“ I want plenty of dancing and laughing and having a great time [at my funeral]. When we left [my friend’s funeral] everybody was laughing and talking abou the person because we saw all the happy moments on DVD, the person moving around alive. When we went to the party afterwards, everybody was in a festive mood. We were talking about the person like they were still existing. We didn’t grieve her life. We celebrated her life. I didn’t leave heartbroken. [My heart] was sliced, but it wasn’t broken. When I walked away from there, I thought they were sort of still with me. I [was] basking in her achievements and her friendship and what she meant.”

– Arlene


So what did you think about these quotes? What can we do as a profession to make our services valuable?

Joe Joachim


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  1. Staab

    All these quotes make it obvious to me that the most important change we need to make is how funerals make people feel. It’s a no brainier that funeral Celebrants are exactly what they are asking for. What baffles me is why is it not obvious to others in this business that have witnessed how a well prepared personalized funeral can make people feel. Have you heard that today’s people are all about the experience.

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  3. John Ebey

    I see this so clearly in the families of today and more so in conversations with my contemporaries. Neither myself nor my freinds are overtly religious, though we are all believers. I think the connection to God is closer at a time of loss for non-churchgoers, but we want a softer, gentler approach. I recall the funerals from my youth where there was the “altar call” for redemption. I dont see that any more. Like most people I would prefer a party, but I am not so sure I could do that depending upon the circumstance of the death.
    Much to think about in this article, thanks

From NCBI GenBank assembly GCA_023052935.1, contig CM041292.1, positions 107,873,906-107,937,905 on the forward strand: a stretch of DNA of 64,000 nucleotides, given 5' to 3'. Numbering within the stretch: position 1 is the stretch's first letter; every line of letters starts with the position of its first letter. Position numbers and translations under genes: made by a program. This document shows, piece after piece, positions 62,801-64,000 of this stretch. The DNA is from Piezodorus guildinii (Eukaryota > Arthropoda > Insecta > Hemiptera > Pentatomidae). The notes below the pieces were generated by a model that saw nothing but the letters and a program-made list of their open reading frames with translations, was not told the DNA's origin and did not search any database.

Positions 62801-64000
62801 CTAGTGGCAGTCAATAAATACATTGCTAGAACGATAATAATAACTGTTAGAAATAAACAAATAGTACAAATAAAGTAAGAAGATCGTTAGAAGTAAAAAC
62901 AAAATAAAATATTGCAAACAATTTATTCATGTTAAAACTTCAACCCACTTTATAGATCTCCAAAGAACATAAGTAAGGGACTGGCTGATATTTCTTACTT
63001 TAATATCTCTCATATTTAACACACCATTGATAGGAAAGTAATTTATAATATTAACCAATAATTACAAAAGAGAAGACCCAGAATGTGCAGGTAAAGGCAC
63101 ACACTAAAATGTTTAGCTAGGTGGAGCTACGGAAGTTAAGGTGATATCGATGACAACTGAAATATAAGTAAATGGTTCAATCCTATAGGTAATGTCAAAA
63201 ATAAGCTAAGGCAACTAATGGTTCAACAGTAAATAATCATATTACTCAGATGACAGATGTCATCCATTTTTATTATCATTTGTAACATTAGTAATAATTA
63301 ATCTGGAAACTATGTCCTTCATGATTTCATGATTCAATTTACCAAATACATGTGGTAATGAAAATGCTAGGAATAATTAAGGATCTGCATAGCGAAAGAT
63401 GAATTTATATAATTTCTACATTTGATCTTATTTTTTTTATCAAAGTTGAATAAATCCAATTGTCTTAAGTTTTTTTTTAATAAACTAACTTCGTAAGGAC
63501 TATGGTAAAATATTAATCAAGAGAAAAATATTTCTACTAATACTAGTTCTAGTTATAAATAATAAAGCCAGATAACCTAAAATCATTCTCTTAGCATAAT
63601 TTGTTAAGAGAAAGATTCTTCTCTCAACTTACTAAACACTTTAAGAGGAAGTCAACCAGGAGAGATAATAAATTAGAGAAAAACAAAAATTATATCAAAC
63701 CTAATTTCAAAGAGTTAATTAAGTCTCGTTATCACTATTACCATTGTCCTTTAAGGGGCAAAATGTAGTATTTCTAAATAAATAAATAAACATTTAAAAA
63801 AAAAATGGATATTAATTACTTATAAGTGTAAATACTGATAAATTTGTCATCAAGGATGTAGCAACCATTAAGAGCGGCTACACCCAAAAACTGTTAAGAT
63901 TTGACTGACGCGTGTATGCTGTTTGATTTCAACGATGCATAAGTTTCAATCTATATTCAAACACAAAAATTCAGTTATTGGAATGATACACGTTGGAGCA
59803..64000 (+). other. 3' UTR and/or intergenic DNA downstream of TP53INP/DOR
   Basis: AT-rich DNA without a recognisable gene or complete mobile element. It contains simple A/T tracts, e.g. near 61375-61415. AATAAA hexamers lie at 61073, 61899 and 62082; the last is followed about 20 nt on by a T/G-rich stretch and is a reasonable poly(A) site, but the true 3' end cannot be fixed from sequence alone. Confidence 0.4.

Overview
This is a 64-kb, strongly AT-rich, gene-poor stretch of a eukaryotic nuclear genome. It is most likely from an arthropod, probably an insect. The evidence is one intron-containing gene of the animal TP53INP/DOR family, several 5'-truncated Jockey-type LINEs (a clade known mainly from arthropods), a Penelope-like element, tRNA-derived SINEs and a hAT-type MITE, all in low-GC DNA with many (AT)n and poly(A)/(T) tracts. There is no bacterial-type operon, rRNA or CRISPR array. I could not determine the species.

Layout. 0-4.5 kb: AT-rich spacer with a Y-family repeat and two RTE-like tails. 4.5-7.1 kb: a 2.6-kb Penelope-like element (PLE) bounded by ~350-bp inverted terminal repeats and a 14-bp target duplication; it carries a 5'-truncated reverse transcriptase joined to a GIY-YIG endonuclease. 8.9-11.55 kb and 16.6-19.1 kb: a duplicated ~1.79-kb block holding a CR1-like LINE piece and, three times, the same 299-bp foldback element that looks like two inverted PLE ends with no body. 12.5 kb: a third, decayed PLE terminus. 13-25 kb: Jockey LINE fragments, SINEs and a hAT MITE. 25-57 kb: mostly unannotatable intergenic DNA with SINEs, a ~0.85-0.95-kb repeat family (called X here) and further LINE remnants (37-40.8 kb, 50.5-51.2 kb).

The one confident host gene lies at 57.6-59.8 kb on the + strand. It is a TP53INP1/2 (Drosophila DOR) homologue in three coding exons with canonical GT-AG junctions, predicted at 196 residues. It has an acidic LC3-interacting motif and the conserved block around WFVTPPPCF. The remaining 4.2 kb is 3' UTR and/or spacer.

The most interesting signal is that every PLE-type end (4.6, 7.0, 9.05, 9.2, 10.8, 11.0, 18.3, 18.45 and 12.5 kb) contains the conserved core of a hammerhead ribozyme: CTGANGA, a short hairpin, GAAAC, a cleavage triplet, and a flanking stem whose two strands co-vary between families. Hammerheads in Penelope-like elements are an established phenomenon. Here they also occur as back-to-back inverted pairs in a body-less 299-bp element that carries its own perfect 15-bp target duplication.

4. Steve

    I understand the concept that people have a misconceived notion toward
    funerals in general. However, I believe that the preceding comments do
    not reflect a true picture of the masses. I have been in the funeral
    industry for over twenty years and while it is true that funerals are
    typically a solemn event, I would venture to say that more often than
    not they tend to be a celebration of life as you stated in your post. I
    have had families to bring the family dog, birds, cats etc. because
    these pets were a significant part of this individuals life. The
    greatest atrocity is that funeral homes (directors specifically) do not,
    and will not think outside the proverbial box ! The funeral must be a
    foundation for the family to express the life of their loved one, an
    opportunity to “show off” the life he/she has lived , and an opportunity
    to recall those precious moments that they will hold dear for the rest
    of their lives as well. Will sadness and grief exist ? Naturally, yet it
    is how we channel, or direct, that energy and emotions that dictate
    the atmosphere. Many funeral homes/directors need to grow up…get off
    their butts and quit being pretentious self absorbed individuals !

  5. Mary Ellen Markant

    Shane’s empirical observations spur food for thought. Age of family members probably is one factor affecting their inclinations toward embellishments beyond traditional approaches. Also, maybe some of his clients were too entrenched in the abyss of sorrowful exhaustion to embrace memorial bells and whistles. The indescribable power of grief usually shuts off receptivity to anything but bare essentials. One doesn’t care about the icing on the cake when totally lacking an appetite; only the basic substance is consumed to meet essential needs.

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  12. Katja

    Thanks for sharing such a nice idea, piece of writing is good, thats why
    i have read it entirely

    my web site Alexandre Ber – Katja,

  13. Barry Slocombe

    Absolutely a great article that everyone should read Baby Boomers or otherwise. I lead a service recently where the deceased was a collector of older cars and we had 6 of them lined up outside the Funeral Home – Why not? They were a major part of his life. And the same can be said for other services, dogs, music…. I just handled a service where the deceased was 64 and HIS music choices were from Lady Gaga and Jon Bon Jovi and the guests were clapping along to the music, it was great.

  14. Krystal Penrose

    Hey Barry, we loved reading your comment! Such a wild world out there, we can’t limit our possibilities on infinite beings!